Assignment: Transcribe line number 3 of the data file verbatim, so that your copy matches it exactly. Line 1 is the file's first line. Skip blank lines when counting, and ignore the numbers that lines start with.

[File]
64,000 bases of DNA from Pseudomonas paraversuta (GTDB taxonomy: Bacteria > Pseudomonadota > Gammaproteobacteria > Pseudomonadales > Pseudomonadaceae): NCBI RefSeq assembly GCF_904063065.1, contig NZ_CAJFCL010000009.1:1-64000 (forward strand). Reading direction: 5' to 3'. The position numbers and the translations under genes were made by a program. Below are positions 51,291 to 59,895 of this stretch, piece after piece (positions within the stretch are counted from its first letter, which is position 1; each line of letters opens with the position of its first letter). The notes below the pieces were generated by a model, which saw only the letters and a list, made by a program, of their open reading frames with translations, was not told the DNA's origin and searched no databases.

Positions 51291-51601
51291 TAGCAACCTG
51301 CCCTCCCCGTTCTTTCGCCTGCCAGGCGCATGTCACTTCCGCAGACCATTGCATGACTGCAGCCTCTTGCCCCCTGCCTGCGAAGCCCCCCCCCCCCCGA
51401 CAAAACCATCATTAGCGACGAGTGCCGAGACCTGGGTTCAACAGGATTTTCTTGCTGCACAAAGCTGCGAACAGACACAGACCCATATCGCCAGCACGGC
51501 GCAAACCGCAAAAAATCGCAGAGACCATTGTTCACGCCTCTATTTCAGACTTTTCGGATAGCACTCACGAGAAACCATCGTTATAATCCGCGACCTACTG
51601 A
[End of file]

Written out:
51291 TAGCAACCTG